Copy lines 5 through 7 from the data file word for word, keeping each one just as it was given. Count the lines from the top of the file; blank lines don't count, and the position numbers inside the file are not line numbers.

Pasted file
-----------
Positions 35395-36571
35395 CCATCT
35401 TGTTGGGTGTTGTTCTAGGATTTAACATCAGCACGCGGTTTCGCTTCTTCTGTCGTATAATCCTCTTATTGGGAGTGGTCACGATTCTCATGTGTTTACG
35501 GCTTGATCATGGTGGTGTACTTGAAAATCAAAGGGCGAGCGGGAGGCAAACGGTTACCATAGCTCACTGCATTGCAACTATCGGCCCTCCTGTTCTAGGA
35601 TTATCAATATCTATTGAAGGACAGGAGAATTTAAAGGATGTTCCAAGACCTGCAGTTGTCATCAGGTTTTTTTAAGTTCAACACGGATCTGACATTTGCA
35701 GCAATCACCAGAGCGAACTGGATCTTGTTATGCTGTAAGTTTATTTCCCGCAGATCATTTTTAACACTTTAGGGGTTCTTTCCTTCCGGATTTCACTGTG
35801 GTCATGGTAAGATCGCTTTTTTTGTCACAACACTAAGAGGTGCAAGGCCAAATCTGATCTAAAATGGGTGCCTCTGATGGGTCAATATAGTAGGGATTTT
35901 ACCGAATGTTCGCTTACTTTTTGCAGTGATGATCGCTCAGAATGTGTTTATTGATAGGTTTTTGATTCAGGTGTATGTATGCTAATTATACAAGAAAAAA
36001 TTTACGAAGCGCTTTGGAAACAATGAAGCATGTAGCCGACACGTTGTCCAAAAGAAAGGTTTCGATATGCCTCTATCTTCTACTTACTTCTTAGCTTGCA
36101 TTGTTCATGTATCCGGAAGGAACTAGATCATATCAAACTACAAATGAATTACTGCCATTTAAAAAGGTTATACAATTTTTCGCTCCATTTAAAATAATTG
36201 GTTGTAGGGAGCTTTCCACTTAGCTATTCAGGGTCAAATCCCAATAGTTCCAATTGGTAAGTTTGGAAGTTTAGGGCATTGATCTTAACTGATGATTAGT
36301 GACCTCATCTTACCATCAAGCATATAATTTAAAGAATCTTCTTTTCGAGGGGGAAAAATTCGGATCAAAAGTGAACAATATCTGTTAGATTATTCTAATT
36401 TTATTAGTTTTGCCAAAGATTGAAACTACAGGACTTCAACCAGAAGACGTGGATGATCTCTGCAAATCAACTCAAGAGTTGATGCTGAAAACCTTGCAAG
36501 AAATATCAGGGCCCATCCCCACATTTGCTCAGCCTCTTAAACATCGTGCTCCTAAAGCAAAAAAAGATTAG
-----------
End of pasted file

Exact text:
35601 TTATCAATATCTATTGAAGGACAGGAGAATTTAAAGGATGTTCCAAGACCTGCAGTTGTCATCAGGTTTTTTTAAGTTCAACACGGATCTGACATTTGCA
35701 GCAATCACCAGAGCGAACTGGATCTTGTTATGCTGTAAGTTTATTTCCCGCAGATCATTTTTAACACTTTAGGGGTTCTTTCCTTCCGGATTTCACTGTG
35801 GTCATGGTAAGATCGCTTTTTTTGTCACAACACTAAGAGGTGCAAGGCCAAATCTGATCTAAAATGGGTGCCTCTGATGGGTCAATATAGTAGGGATTTT